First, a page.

Yesterday, Mama Squirrel and I went to Magevney House to work at the Slow Food Memphis table. Manning a table is a simple proposition. You stand behind a table that is draped with an eye-catching banner, and you smile, hand out literature, and answer the occasional question. When the table is for Slow Food Memphis, however, yeah, not so much.
The table was everything you would expect and more. Of course there was the snazzy banner and Slow Food USA publications. There were also copies of Edible Memphis magazine. What was missing was the standing around smiling.
Kjeld Petersen, co-founder of Slow Food Memphis gave us a tour of the garden. Then he put us to work. Mama and some of the other folks got a couple of big buckets of herbs and flowers. They set to work putting together some great arrangements. I got a pair of clippers, a basket and a shopping list. I got to gather sage, rosemary, and thyme. (The parsley had bolted, so we didn’t gather any of it.)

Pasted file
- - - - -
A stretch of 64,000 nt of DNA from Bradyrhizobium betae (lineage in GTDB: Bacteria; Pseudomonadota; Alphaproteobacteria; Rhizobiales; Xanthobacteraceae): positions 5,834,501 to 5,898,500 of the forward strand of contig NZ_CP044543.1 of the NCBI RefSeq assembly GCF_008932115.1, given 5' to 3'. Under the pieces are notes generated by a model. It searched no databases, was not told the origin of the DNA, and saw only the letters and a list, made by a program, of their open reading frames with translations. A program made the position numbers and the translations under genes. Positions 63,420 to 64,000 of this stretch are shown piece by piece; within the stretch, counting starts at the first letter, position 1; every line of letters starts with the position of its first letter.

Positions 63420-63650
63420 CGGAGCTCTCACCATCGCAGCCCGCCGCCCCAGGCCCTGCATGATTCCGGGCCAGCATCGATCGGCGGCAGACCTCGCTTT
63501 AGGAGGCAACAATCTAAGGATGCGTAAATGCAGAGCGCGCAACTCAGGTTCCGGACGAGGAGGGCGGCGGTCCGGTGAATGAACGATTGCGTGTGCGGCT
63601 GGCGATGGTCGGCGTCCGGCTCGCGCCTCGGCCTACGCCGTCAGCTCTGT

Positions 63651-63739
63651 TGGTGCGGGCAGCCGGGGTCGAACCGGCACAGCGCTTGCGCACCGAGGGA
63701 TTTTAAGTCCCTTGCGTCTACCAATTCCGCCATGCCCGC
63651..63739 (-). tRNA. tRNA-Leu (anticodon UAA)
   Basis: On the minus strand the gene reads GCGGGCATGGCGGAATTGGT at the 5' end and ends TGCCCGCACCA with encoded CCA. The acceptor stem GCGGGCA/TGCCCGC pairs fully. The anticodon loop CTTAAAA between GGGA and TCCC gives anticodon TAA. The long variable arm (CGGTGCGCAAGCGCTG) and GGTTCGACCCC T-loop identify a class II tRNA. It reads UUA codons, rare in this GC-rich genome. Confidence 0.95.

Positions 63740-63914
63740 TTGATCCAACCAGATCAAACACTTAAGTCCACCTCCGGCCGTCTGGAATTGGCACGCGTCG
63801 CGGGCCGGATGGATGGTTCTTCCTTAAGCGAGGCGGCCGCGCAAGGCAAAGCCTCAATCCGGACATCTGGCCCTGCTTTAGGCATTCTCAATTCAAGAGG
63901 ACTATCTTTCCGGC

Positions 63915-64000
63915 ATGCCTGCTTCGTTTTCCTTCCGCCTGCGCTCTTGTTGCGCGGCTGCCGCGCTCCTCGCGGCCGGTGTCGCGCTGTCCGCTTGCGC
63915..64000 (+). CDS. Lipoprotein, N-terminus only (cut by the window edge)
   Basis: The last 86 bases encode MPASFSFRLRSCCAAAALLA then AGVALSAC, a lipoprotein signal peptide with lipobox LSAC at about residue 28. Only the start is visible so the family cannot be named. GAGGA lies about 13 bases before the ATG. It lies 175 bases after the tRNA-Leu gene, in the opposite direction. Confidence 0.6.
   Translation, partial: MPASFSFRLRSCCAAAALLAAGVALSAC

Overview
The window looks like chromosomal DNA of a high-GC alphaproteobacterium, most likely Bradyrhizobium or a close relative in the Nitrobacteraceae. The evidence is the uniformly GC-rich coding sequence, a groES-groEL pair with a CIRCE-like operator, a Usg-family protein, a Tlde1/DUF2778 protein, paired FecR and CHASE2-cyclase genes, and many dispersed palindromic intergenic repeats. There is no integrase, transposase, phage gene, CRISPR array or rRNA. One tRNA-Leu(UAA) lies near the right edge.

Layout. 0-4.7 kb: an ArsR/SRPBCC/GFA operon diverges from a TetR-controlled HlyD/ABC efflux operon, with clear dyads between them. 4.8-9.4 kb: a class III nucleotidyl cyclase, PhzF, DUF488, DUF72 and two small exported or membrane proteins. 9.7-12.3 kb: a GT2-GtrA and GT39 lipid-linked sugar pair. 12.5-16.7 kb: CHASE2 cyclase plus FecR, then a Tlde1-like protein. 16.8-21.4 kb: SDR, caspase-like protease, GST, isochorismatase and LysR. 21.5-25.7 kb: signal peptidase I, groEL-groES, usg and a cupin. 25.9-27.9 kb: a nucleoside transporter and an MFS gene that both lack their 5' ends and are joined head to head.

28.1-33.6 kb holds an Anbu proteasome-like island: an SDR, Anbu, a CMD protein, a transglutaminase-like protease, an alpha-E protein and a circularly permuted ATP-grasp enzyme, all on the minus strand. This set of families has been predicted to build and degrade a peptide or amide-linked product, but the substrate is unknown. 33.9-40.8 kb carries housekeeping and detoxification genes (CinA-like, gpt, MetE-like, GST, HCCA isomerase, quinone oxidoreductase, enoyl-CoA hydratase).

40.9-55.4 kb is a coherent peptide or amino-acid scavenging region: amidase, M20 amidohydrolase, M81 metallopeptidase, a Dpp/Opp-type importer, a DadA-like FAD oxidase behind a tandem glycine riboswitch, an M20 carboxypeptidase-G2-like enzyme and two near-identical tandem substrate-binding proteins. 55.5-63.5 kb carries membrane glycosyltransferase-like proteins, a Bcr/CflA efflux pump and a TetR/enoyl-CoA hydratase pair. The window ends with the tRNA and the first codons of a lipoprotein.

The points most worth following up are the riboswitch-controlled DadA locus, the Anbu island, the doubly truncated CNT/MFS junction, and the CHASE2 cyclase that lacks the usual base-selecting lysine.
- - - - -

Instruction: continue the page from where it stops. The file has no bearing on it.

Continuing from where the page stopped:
After I collected a good-sized pile of herbs, Mama and I went to work putting together packets of herbs to give away to folks visiting the garden.
And that brings me to my point, visiting the garden. You absolutely have to visit Magevney House. The gardens are a lovely showpiece, but that’s not the point. Volunteers have restored the gardens to the state they would have been in in the 1850s when Eugene Magevney lived in the house. The varieties of plants date to that era. Even better, the volunteers have seeds for sale. You can keep the past alive in your own garden.
Kjeld’s wife, Melissa, the editor and publisher of Edible Memphis and co-founder of Slow Food Memphis, was there, taking pictures for the next issue. You should definitely check out the current issue and the next, but don’t just rely on the pictures and story. See it for yourself. The garden is there anytime, but Slow Food Memphis will be there with the Magevney volunteers next Saturday, June 9, from 9:00 a.m. until noon to share in the wealth of this beautiful piece of Memphis history.